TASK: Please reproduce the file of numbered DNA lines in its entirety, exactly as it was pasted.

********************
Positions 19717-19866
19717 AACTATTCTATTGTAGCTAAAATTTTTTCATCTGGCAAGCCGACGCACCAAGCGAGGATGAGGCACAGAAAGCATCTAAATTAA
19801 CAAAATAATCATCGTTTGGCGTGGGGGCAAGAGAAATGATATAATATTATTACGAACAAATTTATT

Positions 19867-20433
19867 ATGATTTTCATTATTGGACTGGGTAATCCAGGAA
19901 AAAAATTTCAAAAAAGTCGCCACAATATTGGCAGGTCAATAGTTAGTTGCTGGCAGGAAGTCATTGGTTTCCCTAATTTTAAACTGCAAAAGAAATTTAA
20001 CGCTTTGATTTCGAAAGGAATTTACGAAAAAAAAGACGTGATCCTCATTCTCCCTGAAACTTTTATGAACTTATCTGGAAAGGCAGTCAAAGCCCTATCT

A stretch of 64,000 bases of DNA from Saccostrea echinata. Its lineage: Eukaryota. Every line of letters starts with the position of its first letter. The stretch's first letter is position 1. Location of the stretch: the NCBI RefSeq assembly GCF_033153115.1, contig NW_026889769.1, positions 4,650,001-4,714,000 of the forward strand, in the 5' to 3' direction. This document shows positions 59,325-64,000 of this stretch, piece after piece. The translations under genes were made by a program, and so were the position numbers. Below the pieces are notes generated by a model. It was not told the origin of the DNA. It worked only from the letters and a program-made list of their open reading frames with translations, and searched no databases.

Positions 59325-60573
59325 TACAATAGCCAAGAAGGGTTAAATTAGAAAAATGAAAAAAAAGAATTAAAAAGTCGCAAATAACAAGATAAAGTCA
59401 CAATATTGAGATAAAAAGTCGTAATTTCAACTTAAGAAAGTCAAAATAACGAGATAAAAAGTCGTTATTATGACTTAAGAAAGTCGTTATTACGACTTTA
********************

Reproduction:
Positions 19717-19866
19717 AACTATTCTATTGTAGCTAAAATTTTTTCATCTGGCAAGCCGACGCACCAAGCGAGGATGAGGCACAGAAAGCATCTAAATTAA
19801 CAAAATAATCATCGTTTGGCGTGGGGGCAAGAGAAATGATATAATATTATTACGAACAAATTTATT

Positions 19867-20433
19867 ATGATTTTCATTATTGGACTGGGTAATCCAGGAA
19901 AAAAATTTCAAAAAAGTCGCCACAATATTGGCAGGTCAATAGTTAGTTGCTGGCAGGAAGTCATTGGTTTCCCTAATTTTAAACTGCAAAAGAAATTTAA
20001 CGCTTTGATTTCGAAAGGAATTTACGAAAAAAAAGACGTGATCCTCATTCTCCCTGAAACTTTTATGAACTTATCTGGAAAGGCAGTCAAAGCCCTATCT

A stretch of 64,000 bases of DNA from Saccostrea echinata. Its lineage: Eukaryota. Every line of letters starts with the position of its first letter. The stretch's first letter is position 1. Location of the stretch: the NCBI RefSeq assembly GCF_033153115.1, contig NW_026889769.1, positions 4,650,001-4,714,000 of the forward strand, in the 5' to 3' direction. This document shows positions 59,325-64,000 of this stretch, piece after piece. The translations under genes were made by a program, and so were the position numbers. Below the pieces are notes generated by a model. It was not told the origin of the DNA. It worked only from the letters and a program-made list of their open reading frames with translations, and searched no databases.

Positions 59325-60573
59325 TACAATAGCCAAGAAGGGTTAAATTAGAAAAATGAAAAAAAAGAATTAAAAAGTCGCAAATAACAAGATAAAGTCA
59401 CAATATTGAGATAAAAAGTCGTAATTTCAACTTAAGAAAGTCAAAATAACGAGATAAAAAGTCGTTATTATGACTTAAGAAAGTCGTTATTACGACTTTA